grieving is as individual as our lives.”
The five stages of grief:
- Denial: “This can’t be happening.”
- Anger: “Why is this happening? Who is to blame?”
- Bargaining: “Make this not happen, and in return I will
- Depression: “I’m too sad to do anything.”
- Acceptance: “I’m at peace with what happened.”
If you are experiencing any of these emotions following a loss, it may help to know
that your reaction is natural and that you’ll heal in time. And if you do go through these stages of grief, you probably won’t experience
them in a neat, sequential order, so don’t worry about what you “should” be
feeling or which stage you’re supposed to be in.
Just remember that almost anything that you experience
in the early stages of grief is normal – including feeling like you’re
going crazy, feeling like you’re in a bad dream, or questioning your religious
While loss affects people in different ways, many experience the following
symptoms when they’re grieving.
- Shock and disbelief– Right after a loss, it can be hard to
accept what happened. You may feel numb, have trouble believing that the loss really
happened, or even deny the truth. If someone you love has died, you may keep expecting
him or her to show up, even though you know he or she is gone.
- Sadness– Profound sadness is probably the most universally
experienced symptom of grief. You may have feelings of emptiness, despair, yearning,
or deep loneliness. You may also cry a lot or feel emotionally unstable.
- Guilt– You may regret or feel guilty about things you did
or didn’t say or do. You may also feel guilty about certain feelings (e.g.
feeling relieved when the person died after a long, difficult illness). After a
death, you may even feel guilty for not doing something to prevent the death, even
if there was nothing more you could have done.
- Anger – Even if the loss was nobody’s fault, you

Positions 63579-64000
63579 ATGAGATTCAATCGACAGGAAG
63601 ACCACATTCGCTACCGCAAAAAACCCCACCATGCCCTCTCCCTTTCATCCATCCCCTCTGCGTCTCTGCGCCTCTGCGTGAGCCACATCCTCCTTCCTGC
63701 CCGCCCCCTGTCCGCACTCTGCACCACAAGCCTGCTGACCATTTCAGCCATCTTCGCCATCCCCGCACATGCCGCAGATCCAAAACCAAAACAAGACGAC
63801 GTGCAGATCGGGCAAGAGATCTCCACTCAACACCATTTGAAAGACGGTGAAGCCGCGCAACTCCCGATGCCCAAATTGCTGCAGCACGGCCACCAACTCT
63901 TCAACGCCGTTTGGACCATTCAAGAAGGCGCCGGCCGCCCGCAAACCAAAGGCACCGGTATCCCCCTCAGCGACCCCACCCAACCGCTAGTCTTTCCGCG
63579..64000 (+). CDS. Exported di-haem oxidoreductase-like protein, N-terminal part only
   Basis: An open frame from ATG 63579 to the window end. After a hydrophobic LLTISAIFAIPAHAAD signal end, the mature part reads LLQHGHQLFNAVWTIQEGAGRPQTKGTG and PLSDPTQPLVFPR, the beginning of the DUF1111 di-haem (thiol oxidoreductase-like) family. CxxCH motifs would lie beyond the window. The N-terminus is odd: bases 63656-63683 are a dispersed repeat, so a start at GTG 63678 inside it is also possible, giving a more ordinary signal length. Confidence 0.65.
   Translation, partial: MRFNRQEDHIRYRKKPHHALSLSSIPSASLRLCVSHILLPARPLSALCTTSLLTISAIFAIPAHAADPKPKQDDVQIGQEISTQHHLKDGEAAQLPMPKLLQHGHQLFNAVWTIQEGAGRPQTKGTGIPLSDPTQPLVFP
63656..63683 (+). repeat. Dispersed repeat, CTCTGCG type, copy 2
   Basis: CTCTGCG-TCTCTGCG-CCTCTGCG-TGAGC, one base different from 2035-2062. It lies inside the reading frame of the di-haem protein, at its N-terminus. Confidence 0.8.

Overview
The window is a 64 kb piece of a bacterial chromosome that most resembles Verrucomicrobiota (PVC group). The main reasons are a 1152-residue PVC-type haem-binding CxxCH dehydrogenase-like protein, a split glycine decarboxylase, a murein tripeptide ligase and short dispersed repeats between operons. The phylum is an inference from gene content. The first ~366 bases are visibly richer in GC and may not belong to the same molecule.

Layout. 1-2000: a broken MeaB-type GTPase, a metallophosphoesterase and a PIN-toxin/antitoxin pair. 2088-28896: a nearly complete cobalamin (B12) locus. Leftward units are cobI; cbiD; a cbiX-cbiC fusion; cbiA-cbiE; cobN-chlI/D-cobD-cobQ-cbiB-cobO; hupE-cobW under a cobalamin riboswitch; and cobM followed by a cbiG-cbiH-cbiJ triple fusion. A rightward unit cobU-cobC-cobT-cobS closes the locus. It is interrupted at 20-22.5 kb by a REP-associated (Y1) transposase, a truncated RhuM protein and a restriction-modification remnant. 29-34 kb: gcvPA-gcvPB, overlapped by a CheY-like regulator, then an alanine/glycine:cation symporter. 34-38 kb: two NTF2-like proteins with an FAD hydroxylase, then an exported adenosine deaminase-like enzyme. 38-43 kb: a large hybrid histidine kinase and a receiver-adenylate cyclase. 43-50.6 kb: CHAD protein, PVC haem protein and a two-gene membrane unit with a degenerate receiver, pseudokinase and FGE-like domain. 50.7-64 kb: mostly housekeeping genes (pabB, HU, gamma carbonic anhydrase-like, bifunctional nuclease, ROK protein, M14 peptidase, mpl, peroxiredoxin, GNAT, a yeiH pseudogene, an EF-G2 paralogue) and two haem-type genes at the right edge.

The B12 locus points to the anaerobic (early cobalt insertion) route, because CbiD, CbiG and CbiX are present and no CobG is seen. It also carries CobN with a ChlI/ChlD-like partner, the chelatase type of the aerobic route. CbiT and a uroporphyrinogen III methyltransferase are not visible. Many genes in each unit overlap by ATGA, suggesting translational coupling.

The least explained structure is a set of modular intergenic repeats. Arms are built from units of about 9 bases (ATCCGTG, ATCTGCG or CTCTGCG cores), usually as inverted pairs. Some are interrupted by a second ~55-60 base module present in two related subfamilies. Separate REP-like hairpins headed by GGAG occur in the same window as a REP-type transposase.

may feel angry and resentful. If you lost a loved one, you may be angry with yourself,
God, the doctors, or even the person who died for abandoning you. You may feel
the need to blame someone for the injustice that was done to you.
- Fear– A significant loss can trigger a host of worries
and fears. You may feel anxious, helpless, or insecure. You may even have panic
attacks. The death of a loved one can trigger fears about your own mortality, of
facing life without that person, or the responsibilities you now face alone.
- Physical symptoms – We often think of grief as a strictly
emotional process, but grief often involves physical problems, including fatigue,
nausea, lowered immunity, weight loss or weight gain, aches and pains, and insomnia.*
Losing someone or something you love or
care deeply about is very painful. You may experience all kinds of
difficult emotions and it may feel like the pain and sadness you're
experiencing will never let up.
These are normal reactions to a
significant loss. But while there is no right or wrong way to grieve,
there are healthy ways to cope with the pain that, in time, can renew
you and permit you to move on. Talk about the loss to friends, family, religious leaders, counselors, journal, or read books about loss. Whatever your grief reaction is, it’s
important to honor your feelings. Be patient with yourself and allow the process to naturally unfold.